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Meg St-Esprit has two adopted children who are Black. She was targeted by a known White supremacist in Pittsburgh. (Photo by Ryan Loew/PublicSource)

Editor’s note: This story contains strong language.

The name, Church of Creativity, doesn’t sound threatening, but its creation is rooted in what was once the largest neo-Nazi movement in the United States. The Southern Poverty Law Center classifies it as a hate group. Pittsburgh has its very own branch, and Squirrel Hill native Hardy Lloyd is the ‘reverend.’

Lloyd is a White supremacist with a violent background. In 2004, he stood trial for fatally shooting a woman named Lori Hahn, whom he met on a dating website. He was acquitted when a jury could not decide if he shot her in self-defense or not.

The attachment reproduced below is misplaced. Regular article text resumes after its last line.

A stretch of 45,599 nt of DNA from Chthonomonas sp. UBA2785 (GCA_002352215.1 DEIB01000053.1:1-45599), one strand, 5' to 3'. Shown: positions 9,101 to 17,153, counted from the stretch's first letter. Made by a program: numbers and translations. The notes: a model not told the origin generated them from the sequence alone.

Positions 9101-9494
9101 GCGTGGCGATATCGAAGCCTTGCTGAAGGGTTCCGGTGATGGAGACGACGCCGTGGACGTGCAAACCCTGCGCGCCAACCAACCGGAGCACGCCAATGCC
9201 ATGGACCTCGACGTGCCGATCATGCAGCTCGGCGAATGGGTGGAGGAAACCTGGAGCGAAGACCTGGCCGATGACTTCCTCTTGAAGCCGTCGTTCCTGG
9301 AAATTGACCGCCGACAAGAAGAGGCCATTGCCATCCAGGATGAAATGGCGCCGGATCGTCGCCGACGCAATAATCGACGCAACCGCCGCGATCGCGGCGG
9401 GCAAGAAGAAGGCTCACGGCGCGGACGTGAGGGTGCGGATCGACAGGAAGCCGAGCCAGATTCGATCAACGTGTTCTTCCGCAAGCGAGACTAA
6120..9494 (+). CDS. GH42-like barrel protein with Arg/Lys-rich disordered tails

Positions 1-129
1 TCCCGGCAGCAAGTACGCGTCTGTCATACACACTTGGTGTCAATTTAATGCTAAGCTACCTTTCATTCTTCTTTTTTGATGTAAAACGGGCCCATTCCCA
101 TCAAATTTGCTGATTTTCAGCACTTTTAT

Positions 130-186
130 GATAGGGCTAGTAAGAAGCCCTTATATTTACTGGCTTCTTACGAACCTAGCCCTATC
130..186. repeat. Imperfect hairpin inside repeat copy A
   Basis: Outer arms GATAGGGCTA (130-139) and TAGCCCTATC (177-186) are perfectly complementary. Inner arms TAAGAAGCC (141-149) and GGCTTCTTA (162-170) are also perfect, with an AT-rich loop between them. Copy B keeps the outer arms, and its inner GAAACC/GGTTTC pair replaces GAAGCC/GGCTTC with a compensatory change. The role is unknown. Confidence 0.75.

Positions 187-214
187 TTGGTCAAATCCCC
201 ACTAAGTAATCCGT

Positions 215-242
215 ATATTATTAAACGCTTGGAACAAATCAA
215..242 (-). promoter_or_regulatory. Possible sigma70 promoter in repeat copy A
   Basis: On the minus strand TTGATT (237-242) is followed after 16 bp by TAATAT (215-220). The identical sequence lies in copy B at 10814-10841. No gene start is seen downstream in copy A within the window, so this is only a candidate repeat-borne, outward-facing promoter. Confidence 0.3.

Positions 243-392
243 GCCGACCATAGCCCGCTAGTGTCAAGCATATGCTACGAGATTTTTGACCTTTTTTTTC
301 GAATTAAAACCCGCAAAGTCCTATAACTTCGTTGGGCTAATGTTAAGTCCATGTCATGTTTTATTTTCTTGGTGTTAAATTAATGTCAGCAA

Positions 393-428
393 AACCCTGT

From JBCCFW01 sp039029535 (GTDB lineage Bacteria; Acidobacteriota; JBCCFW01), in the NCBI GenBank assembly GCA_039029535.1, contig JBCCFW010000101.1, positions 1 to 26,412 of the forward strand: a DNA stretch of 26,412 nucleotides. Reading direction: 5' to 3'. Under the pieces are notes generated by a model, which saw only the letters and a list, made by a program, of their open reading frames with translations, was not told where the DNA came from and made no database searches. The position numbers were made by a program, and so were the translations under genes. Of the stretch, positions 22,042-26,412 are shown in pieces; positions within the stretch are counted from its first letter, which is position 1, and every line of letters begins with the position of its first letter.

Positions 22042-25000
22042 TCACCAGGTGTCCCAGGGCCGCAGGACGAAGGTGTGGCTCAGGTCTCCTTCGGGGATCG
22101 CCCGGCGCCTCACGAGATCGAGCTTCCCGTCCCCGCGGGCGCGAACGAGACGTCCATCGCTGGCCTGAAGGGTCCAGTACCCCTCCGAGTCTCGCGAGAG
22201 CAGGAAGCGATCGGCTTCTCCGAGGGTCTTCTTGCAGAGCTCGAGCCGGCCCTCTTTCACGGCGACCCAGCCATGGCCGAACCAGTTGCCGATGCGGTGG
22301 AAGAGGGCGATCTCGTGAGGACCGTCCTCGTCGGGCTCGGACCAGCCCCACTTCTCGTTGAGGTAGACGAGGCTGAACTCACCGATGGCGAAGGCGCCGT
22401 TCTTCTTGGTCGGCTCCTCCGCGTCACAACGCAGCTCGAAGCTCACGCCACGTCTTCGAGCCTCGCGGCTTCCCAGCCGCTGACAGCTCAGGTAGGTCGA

In the past 15 years, Lloyd has been incarcerated on charges of possessing illegal weapons, threatening police officers, online harassment, distributing racist propaganda and contacting white supremacist leader Matt Hale, who was in prison at the time for conspiracy to kill a federal judge. Lloyd did all of that while on probation. Upon release from prison last summer, 39-year-old Lloyd continued to spread his anti-feminist, anti-Semitic, anti-Black views.

He used to leave White power messages on playgrounds and hold ‘church’ services in Schenley Park to recruit college students. The most recent incarnation of his bigotry has involved targeting White women who are, in Lloyd’s opinion, race traitors or anti-White bigots. Women in multiracial families, women who are vocal about their love of diversity and desire for racial justice, women who are the antithesis to his message.



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